IN A BOLD demonstration of provincialism, eight of Fairfax County's supervisors have voted to wage a narrow-gauge attack on Metro's regional transit system -- complete with the old blackmail threat to withhold money owed until they get their way (or finish playing up to sectional interests, whichever comes first). They're saying they won't render their quarterly payment, which was due Friday, until the Metro board approves a fare increase. Only Supervisor Joseph Alexander, who serves on the Metro board, had enough regional sense at least to abstain, observing that the supervisors' move "isn't going to help."
On the same day, the supervisors also decided that the county should begin running its own public bus system. Unlike the blackmail attempt, this decision has some long-term merit, even if this week's vote was ill-timed for political effect. Throughout the region there is unhappiness with Metro's labor costs and its ability to provide good local bus service beyond main lines. In Montgomery County, for example, the Ride-On system runs more than 90 buses and has 52 more on order. Other jurisdictions are looking at similar local bus system plans.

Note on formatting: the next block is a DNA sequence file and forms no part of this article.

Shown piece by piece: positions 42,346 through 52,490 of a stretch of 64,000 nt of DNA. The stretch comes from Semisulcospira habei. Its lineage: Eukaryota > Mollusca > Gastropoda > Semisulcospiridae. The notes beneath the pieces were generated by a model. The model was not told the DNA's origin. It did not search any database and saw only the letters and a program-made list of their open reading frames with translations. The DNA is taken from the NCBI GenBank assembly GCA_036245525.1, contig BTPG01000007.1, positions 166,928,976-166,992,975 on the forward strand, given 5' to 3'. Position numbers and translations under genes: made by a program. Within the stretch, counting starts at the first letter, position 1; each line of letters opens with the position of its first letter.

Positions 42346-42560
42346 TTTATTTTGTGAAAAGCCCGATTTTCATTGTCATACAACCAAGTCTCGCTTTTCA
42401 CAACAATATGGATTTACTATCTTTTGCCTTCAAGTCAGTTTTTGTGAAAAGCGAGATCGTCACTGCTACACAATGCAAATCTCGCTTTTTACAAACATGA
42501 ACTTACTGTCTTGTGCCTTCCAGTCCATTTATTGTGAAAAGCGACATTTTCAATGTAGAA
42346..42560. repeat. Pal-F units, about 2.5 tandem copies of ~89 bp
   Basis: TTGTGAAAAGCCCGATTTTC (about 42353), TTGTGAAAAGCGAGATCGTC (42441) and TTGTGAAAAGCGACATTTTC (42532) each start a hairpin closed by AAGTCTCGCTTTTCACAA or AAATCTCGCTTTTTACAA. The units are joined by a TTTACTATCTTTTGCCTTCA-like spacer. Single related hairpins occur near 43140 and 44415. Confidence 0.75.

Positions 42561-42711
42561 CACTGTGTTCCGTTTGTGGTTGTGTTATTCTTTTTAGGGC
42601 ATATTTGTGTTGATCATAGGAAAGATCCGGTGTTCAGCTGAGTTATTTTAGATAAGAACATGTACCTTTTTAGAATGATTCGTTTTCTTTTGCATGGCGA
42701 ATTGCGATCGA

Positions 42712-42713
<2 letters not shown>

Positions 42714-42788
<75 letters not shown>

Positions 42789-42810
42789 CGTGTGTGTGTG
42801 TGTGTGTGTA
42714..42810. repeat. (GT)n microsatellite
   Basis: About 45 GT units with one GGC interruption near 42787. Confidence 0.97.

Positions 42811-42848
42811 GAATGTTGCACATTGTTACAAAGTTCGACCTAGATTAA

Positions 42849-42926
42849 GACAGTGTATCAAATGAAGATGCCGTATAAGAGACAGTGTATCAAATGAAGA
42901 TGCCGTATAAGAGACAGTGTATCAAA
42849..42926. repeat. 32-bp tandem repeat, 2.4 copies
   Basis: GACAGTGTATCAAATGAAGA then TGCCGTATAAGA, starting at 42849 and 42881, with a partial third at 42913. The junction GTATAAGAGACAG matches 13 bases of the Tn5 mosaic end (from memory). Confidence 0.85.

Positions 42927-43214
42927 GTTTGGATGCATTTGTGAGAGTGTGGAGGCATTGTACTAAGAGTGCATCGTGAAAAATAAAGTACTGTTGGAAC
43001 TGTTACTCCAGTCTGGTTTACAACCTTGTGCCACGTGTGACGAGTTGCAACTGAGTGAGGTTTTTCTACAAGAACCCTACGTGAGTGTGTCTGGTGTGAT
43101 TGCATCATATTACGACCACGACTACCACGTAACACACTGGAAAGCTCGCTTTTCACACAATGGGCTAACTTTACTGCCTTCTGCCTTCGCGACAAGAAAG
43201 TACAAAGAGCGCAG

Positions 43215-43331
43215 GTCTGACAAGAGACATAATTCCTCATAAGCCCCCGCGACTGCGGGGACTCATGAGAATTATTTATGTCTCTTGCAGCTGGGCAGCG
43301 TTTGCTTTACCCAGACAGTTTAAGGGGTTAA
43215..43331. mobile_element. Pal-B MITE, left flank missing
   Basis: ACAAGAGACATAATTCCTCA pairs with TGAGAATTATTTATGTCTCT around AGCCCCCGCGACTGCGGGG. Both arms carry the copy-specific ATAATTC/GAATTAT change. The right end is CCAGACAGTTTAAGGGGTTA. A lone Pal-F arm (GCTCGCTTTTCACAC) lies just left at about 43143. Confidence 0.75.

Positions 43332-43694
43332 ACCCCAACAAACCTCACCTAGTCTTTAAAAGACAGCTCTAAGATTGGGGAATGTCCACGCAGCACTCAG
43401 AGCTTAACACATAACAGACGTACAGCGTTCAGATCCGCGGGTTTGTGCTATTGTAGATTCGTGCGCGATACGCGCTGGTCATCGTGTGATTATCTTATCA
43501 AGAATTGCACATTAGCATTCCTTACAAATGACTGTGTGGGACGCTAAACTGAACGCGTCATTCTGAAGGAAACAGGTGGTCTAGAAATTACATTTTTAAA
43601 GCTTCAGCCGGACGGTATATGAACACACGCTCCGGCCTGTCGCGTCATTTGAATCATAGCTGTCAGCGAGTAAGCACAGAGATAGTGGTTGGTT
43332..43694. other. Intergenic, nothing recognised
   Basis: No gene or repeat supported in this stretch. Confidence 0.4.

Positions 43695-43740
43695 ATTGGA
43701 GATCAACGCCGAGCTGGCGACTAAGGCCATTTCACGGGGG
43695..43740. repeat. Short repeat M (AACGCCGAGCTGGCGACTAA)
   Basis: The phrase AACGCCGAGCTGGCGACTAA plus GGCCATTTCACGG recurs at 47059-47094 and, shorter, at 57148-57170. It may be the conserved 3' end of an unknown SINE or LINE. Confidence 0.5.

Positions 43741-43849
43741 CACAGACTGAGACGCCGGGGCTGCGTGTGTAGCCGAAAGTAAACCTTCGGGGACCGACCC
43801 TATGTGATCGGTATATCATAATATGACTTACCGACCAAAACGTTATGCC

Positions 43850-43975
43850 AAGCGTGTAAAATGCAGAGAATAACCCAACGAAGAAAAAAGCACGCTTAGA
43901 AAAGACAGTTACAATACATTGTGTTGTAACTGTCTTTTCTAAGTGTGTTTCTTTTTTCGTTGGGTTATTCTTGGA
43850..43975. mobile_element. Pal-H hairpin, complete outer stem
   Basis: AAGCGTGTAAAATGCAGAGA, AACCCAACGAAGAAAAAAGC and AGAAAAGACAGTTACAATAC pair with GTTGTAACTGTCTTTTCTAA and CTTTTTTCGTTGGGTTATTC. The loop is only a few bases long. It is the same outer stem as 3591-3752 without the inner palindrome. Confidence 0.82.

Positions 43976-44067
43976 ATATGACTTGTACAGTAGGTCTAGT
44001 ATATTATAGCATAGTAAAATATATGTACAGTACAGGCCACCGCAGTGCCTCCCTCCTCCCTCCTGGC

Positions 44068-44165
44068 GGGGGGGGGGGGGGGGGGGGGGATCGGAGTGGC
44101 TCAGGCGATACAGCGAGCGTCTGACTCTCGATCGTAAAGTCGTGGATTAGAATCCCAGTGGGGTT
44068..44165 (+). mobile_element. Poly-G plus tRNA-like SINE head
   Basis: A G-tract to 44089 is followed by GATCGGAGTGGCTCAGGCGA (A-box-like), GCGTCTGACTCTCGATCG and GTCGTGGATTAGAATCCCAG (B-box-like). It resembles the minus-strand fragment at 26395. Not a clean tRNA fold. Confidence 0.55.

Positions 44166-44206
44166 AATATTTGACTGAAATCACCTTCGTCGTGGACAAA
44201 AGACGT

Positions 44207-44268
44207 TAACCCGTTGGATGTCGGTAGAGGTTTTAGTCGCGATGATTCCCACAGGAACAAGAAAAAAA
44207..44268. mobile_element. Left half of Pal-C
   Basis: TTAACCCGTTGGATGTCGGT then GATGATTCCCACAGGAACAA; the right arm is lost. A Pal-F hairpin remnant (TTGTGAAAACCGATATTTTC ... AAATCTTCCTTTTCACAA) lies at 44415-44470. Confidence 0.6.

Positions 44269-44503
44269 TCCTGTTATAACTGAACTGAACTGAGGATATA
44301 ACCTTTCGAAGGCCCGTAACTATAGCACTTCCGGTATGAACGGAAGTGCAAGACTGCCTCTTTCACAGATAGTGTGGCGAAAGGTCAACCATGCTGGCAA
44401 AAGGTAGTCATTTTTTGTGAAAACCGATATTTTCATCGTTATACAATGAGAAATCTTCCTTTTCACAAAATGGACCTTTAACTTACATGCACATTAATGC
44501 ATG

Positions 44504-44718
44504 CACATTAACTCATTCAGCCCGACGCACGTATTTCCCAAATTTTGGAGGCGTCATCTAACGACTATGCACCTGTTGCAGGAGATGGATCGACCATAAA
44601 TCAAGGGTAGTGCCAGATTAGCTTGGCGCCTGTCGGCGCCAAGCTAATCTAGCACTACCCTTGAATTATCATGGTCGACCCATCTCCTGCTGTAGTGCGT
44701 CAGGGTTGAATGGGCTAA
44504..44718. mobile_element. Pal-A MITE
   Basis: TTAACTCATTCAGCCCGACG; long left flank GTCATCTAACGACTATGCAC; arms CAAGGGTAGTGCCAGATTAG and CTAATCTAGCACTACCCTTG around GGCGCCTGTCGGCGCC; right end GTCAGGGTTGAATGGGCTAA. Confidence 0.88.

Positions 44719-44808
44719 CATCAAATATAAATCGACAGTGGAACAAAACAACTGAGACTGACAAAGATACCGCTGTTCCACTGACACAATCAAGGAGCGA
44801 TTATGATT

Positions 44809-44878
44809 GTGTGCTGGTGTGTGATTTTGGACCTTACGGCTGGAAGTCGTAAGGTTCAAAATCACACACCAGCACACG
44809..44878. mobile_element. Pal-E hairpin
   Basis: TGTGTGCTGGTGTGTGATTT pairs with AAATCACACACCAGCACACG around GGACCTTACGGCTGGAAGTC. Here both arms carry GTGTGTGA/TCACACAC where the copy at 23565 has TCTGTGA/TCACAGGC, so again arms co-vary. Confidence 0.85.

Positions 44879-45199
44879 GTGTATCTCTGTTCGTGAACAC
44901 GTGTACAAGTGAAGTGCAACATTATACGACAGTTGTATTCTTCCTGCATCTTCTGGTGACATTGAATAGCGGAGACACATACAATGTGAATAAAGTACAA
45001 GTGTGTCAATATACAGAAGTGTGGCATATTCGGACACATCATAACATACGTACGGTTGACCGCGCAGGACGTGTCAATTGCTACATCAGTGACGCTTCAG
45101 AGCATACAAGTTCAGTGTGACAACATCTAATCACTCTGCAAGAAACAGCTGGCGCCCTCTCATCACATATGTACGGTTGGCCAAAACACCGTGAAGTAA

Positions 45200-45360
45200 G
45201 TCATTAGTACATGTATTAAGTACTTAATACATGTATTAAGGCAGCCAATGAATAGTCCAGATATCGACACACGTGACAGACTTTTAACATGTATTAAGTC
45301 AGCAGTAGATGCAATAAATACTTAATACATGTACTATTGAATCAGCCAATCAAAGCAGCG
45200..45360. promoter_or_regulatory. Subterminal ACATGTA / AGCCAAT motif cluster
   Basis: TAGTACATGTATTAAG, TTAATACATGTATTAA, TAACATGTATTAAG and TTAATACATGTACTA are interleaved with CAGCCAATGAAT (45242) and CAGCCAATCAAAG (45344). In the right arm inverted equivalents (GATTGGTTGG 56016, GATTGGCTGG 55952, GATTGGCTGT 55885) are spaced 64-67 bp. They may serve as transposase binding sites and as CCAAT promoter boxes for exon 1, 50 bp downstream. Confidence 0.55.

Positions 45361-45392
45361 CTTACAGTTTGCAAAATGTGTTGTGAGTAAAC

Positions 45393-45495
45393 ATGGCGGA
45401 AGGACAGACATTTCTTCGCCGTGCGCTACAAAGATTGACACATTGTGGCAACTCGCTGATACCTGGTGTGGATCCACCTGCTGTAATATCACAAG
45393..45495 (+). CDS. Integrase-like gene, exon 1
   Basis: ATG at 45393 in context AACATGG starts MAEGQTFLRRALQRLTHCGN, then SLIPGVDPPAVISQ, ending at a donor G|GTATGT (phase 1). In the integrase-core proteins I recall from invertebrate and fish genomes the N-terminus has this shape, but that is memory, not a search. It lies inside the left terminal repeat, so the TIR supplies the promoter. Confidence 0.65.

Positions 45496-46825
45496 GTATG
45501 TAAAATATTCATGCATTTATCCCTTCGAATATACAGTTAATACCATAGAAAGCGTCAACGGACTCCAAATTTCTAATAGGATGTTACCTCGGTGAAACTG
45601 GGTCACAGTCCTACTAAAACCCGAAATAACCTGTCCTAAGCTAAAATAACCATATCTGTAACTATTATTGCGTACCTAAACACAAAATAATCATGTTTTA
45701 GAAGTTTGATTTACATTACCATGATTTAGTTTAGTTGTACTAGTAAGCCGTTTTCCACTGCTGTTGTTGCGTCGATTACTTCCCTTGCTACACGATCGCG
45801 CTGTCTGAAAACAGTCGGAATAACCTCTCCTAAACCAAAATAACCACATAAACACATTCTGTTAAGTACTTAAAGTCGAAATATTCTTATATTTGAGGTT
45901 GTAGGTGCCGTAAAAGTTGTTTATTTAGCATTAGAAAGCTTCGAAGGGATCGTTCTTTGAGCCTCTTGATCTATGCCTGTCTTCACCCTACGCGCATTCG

Metro general manager Richard Page has noted that the regional system does not oppose decentralization, pointing out that local control of buses may be more efficient. But decisions to break away should not be taken helter-skelter, without consideration for money Metro already may have committed to equipment and personnel. There is no question that Metro's contractual labor costs are forcing new thinking in every jurisdiction; either there will be some adjustments, or the number of jobs will be cut and replaced by local operations.
Still, none of this excuses the reckless shenanigans of the supervisors, who know perfectly well that fare increases are as inevitable as their obligation to turn over the county's payment.